Sometimes I think owning things, like a house or a car is great - you can drill holes, plant a garden, paint, whatever. Sometimes, though, it totally sucks.
I had a really great Memorial Day weekend. It was our first Fire Island weekend of the season, as well as Kathy's college reunion. I got my first really weird sunburn from inadequate sunscreen application (one-inch square in the middle of my chest and a sunburned armpit), which sounds terrible but is actually a fun reminder of lying on the beach, and happens every year anyway.
In preparation for the college reunion/Fire Island driving, we had to get our '99 Jetta fixed. It was running okay, but didn't sound all that great, so we thought we would take it in. $656 later, the car ran exactly the same. For real, no discernible difference. We drove it out to Fire Island on Saturday afternoon, and, sitting at a stoplight, it stalled. "Weird," Kathy said. "I haven't stalled a car in years." (dun dun dun, ominous foreshadowing).
Sunday, Kathy's mom drove down to Sayville with the kids to make the crossing to Fire Island. After missing our ferry back to Sayville on Monday afternoon (we do this every time, much to our next-door neighbors' amusement), we were already an hour late coming back. I got in the Jetta and turned the key. Absolutely nothing happened. Well, actually, some lights blinked on and off, which I guess is something, but the car did not start. We thought maybe it was the battery, so we decided to try to jump it with the other car and hope that would do it (how convenient that we had both cars!).
I pulled the hood release to pop it, and it didn't pop. I pulled it again, and again -- nothing. "What the hell?" I muttered. I tried again and heard a faint click. By this time, I figured out that the garage we took our car to had somehow apparently disconnected our hood release. WHY you would do that I have no idea. But we couldn't pop the hood. Don't worry, Kathy tried it at least 100 times as well. Isn't that a weird thing that people do? It's like they don't believe you can do a simple task properly, or that somehow if they try it, it will magically start working. I definitely do it too.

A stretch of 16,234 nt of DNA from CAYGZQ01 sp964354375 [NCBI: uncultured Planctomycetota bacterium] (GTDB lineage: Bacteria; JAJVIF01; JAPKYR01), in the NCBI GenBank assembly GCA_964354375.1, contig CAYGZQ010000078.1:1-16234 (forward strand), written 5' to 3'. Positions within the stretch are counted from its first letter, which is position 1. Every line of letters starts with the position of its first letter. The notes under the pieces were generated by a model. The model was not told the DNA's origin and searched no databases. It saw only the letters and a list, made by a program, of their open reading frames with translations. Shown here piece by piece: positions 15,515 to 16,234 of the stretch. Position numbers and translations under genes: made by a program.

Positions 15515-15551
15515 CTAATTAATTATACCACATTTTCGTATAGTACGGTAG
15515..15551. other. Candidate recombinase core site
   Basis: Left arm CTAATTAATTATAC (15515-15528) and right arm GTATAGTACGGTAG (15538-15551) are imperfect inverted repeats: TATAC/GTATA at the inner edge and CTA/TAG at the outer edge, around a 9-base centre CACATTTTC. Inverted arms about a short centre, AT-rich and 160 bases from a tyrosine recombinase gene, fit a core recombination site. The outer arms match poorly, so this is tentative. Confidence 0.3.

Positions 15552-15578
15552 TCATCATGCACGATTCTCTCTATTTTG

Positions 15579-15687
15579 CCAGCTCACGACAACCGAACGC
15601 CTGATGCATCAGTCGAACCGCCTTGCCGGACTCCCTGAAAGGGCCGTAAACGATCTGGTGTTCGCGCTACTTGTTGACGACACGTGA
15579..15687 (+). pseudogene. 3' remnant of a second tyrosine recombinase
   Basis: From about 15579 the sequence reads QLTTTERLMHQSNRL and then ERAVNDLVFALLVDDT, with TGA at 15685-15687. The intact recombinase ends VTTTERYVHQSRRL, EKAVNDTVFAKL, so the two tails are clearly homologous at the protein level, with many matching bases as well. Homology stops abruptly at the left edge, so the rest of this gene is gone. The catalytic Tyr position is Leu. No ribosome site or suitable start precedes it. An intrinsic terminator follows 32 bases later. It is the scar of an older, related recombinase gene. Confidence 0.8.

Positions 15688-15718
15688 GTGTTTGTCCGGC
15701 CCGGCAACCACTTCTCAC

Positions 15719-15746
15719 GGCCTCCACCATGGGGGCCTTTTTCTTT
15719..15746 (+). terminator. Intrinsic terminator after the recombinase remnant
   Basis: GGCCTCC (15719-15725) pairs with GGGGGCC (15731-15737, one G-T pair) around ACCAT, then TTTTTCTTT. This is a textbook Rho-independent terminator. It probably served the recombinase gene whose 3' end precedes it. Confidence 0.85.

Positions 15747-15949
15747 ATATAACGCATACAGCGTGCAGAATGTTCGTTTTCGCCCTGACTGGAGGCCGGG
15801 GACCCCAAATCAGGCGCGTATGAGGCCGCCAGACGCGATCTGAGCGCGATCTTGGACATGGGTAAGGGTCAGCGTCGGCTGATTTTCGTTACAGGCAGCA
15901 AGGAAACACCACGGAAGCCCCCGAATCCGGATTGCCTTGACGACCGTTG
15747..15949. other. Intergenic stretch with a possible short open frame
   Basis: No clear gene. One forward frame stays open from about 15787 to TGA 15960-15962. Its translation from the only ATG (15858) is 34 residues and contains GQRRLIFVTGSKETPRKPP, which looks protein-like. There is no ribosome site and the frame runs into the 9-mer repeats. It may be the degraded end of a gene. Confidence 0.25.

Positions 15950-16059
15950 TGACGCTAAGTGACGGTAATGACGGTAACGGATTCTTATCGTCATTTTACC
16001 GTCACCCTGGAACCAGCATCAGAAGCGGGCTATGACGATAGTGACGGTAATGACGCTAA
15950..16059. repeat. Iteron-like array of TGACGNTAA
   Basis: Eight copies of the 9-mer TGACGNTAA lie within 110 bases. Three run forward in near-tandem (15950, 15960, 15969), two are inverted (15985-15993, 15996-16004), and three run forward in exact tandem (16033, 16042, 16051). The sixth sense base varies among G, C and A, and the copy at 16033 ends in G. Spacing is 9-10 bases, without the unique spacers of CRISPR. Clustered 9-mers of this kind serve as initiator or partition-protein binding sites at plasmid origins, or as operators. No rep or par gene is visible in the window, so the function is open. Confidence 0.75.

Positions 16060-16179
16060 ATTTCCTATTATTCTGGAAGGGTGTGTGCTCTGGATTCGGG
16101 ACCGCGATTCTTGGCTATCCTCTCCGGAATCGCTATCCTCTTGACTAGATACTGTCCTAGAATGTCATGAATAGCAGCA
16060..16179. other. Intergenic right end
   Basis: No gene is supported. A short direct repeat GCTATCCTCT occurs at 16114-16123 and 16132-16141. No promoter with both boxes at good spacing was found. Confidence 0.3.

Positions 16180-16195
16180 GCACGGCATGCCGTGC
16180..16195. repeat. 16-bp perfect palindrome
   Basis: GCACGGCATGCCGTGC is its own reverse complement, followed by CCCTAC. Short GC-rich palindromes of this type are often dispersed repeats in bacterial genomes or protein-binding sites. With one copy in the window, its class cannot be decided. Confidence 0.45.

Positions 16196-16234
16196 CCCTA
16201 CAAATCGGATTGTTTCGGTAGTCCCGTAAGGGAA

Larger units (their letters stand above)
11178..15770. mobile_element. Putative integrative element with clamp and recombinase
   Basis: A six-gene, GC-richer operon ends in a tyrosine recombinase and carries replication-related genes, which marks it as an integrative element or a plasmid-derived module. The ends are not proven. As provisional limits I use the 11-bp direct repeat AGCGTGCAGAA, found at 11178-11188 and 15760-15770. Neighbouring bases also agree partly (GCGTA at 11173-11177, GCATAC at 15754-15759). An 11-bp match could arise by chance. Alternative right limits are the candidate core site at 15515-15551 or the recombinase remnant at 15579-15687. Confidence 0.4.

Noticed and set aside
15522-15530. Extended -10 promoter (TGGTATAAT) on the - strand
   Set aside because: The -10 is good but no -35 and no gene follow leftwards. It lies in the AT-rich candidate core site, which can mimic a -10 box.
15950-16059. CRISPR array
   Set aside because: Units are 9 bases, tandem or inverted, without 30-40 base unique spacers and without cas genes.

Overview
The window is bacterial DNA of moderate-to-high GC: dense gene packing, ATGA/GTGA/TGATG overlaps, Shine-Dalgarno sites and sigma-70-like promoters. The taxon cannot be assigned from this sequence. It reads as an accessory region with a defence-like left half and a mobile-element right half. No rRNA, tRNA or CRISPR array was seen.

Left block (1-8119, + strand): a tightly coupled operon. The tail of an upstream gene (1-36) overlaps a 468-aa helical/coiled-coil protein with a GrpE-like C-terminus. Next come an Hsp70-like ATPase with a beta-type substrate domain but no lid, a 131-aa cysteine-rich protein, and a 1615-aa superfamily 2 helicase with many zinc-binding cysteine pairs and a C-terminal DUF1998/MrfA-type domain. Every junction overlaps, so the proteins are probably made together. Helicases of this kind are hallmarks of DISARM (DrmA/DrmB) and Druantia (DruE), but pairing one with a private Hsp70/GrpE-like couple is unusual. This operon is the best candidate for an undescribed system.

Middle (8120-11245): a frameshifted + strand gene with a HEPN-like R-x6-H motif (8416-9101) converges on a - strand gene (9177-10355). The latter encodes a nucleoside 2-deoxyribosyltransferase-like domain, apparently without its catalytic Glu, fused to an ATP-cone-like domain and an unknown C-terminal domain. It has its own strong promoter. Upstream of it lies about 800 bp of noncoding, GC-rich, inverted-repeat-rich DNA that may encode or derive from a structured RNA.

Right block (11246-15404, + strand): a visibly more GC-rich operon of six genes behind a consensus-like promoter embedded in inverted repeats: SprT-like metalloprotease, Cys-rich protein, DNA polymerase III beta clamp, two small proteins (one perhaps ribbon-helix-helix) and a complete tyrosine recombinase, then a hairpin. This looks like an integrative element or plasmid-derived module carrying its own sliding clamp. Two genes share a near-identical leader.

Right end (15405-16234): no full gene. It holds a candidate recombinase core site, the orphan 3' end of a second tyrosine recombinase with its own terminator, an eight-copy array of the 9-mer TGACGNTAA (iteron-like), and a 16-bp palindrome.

Anyhow, fast forward to me pushing the car through the parking lot with Kathy's 67-year-old mother in 80 degree heat, while Kathy tries to pop the clutch and get the car started. Needless to say, that did not work. After about 6 or 7 attempts, we gave up and got in the other car to go home -- about 2.5 hours behind schedule, with an eight-year-old so hungry she was actually crying for part of the drive. Pleasant.
When we walked in, I noticed that the refrigerator was dripping water. This happened last year, and it was over $800 to get it fixed (no, we could not get a whole new fridge that fit the space in our kitchen for that price -- I asked). Then, we tried to turn on the air conditioning upstairs so the kids could sleep, and it blew hot air. I went into the dark living room, sat on the couch, and cried. I went back into the kitchen and cried again.
Then, I pulled it together. I remembered that we have a weird lightswitch-looking thing on our ductwork in the basement that says "HEAT" and "COOL" and switched it to cool, then went in the attic and found another one and did the same thing. The house dropped in temperature and humidity, and the water stopped dripping off of the refrigerator. Kathy and I developed a car-fixing plan that involves me making only one trip alone to Sayville to try to fix the car well enough to bring it back to the garage that, in my opinion, F-ed it up in the first place.
All's well that ends well, I suppose, but sometimes I think home/car ownership is not all it's cracked up to be. At times like these, I wish I could call my landlord and make them just fix everything that is broken, for free, rather than us having to be responsible for it all ourselves. But then, I can go drill holes in whatever I want, so that's nice too.